150 light years away Hubble found a planet about the size of Jupiter. But what is amazing about this discovery is that Hubble could detect elements on this planet; sodium, hydrogen, carbon and oxygen, all of which are necessary for life. Life on this planet is unlikely however, because it is so close to its sun, that it is heated to over 2000 degrees Fahrenheit. This proved that Hubble can analyze the composition of far away planets, and could even be used to find alien life.


February 19, 2004; "Supernova Shock Wave Is Producing a Spectacular New Light Show"

Another star is destroyed, but this one wasn't small and unstable, it is quite large and died of old age. Another image released September 09, 2004, shows a supernova shedding off layers of mass before it dies. Once thought to be uniform, the sharp eye of the telescope revealed that, like snowflakes in a winter storm, no two nebulae are alike. If you are worried about our sun exploding, don't be. The sun in our solar system is only a "medium" sized sun, and will gently puff off its outer layers until it becomes a white dwarf.


March 9, 2004; "Hubble's Deepest View Ever of the Universe Unveils Earliest Galaxies"

Hubble looks deeper into the Universe than ever before, using "Hubble Ultra Deep Field" to take a million-second long exposure. This snapshot reveals galaxies that existed within an estimated 800 million years of the big bang! It is in essence a look back in time, a look back to the very beginnings of the universe. One of the purposes of HUDF is to see if the universe is the same in its earliest times at it was around 1-2 billion years. Surprisingly, many of the galaxies in this image are very different from the elliptical and spiral galaxies we see now. Some of these were shaped like toothpicks, some appear chain-linked, and some even seem to be interacting with each other! With this new information it will be much easier to see how the universe has evolved and how galaxies are born.

February 20, 2004; "New Clues About the Nature of Dark Energy: Einstein May Have Been Right After All"

Dark energy is mysterious force that works in opposition to gravity. In the big bang theory the universe is expanding, but because of its sheer mass, and because of gravity, the rate of expansion should slowly decelerate over time. For 3 years two teams of astronomers; using land based telescopes; competed to find out just how much the expansion of the universe was decelerating. When it was finally time to crunch the numbers, they were negative. The universe isn't decelerating at all. In fact it is accelerating! These observations would mean that the founded understanding of how the universe worked was incorrect. A discovery of this magnitude would likely be taken with a large dose of skepticism. These findings could have turned up this way for a number of reasons. Because it depended directly on observing supernovae, the astronomical community turned to Hubble to take a more precise look into just what was going on. The findings were correct! This means a whole new range of possibilities for our universe. If the dark energy is stable, than it will last forever, continuously expanding and accelerating. But if the force is unstable, it could either come unglued (the Big Rip); so much so that even atoms will fall apart. Or it could reverse and cause the universe to implode on itself (the Big Crunch). Only the Hubble can really see far enough into space to get good clues about dark matter. When it finally comes time to leave orbit, there will have to be a successor, until then the project will have to be put on hold.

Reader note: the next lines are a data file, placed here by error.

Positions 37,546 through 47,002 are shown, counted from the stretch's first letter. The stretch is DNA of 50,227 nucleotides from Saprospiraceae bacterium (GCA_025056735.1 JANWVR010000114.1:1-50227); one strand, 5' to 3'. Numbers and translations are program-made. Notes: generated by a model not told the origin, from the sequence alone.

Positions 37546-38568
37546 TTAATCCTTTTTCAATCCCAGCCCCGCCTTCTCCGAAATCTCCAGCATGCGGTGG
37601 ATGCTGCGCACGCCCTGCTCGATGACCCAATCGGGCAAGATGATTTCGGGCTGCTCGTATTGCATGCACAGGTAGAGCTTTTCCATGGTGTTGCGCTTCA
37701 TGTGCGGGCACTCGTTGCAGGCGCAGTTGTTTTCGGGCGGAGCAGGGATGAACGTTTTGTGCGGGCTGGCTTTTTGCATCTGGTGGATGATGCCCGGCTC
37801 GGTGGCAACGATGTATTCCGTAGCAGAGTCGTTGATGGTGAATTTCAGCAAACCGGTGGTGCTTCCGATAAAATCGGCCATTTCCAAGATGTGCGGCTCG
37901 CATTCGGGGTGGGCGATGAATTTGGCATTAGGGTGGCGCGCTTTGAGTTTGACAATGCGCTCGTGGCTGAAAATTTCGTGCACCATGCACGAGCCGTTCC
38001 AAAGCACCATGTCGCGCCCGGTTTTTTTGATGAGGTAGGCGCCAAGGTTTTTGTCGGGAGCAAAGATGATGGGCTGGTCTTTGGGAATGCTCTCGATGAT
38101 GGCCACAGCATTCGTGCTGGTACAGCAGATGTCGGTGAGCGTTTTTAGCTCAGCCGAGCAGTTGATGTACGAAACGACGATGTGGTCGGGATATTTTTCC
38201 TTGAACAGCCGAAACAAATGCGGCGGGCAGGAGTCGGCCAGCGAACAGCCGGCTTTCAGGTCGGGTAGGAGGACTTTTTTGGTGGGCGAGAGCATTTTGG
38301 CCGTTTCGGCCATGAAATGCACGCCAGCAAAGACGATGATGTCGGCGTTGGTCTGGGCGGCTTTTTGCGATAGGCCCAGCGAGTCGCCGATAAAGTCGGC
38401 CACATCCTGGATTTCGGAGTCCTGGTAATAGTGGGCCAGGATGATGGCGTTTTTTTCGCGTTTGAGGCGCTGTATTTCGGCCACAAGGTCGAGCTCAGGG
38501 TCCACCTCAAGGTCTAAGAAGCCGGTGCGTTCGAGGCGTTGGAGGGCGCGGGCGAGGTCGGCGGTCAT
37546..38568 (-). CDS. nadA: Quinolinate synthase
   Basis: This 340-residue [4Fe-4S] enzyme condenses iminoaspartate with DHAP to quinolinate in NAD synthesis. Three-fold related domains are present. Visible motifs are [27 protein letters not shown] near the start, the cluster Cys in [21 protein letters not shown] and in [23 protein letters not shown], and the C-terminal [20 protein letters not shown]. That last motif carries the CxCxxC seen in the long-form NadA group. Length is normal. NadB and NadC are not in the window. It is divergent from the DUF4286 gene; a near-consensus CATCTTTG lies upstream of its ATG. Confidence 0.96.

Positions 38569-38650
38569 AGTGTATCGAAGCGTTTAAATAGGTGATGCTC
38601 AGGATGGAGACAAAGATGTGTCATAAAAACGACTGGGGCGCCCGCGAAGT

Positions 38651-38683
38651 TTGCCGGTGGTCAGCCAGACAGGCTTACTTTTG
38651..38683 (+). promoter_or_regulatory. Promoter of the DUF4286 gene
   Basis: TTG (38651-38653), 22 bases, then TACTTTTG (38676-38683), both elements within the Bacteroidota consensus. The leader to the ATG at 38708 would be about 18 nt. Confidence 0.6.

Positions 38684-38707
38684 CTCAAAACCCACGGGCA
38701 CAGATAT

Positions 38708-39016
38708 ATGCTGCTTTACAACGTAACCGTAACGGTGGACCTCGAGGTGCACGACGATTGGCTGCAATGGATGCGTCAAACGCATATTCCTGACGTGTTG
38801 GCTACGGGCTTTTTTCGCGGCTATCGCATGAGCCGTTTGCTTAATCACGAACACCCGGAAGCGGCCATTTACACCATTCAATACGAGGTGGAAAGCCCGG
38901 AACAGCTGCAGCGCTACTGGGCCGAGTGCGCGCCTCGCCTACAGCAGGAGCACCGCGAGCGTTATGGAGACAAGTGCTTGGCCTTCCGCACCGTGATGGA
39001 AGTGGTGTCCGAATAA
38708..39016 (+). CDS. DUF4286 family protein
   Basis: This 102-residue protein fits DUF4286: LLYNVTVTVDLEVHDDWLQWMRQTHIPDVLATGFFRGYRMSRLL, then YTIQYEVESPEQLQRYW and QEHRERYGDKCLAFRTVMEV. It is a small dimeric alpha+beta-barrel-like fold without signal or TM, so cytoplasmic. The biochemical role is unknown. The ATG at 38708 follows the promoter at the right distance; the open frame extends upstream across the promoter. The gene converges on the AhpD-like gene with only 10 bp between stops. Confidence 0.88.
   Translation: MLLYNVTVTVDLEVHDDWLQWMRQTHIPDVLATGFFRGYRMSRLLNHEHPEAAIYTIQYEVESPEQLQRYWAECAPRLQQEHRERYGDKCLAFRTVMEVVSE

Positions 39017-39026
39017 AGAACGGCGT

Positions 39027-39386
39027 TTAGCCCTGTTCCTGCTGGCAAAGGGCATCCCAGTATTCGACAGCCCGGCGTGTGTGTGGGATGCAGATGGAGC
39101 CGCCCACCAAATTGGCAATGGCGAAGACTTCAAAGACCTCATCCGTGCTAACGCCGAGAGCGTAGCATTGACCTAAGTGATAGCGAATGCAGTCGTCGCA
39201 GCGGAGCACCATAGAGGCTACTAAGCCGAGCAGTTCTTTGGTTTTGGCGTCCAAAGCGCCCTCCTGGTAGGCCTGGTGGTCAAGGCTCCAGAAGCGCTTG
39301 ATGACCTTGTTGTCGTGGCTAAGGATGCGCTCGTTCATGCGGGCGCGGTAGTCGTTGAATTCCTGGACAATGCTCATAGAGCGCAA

March 12, 2009; Hubble Provides New Evidence for Dark Matter Around Small Galaxies

Dark matter is not nearly as revolutionary as dark energy. Dark matter makes up a vast majority of our universe. It cannot be seen or explained. It is thought to be the "glue" that holds galaxies together.

If you would like to know more about the Hubble Space Telescope, visit http://hubblesite.org/. A complete archive of Hubble's news releases can also be found at :http://hubblesite.org/newscenter/archive/releases/.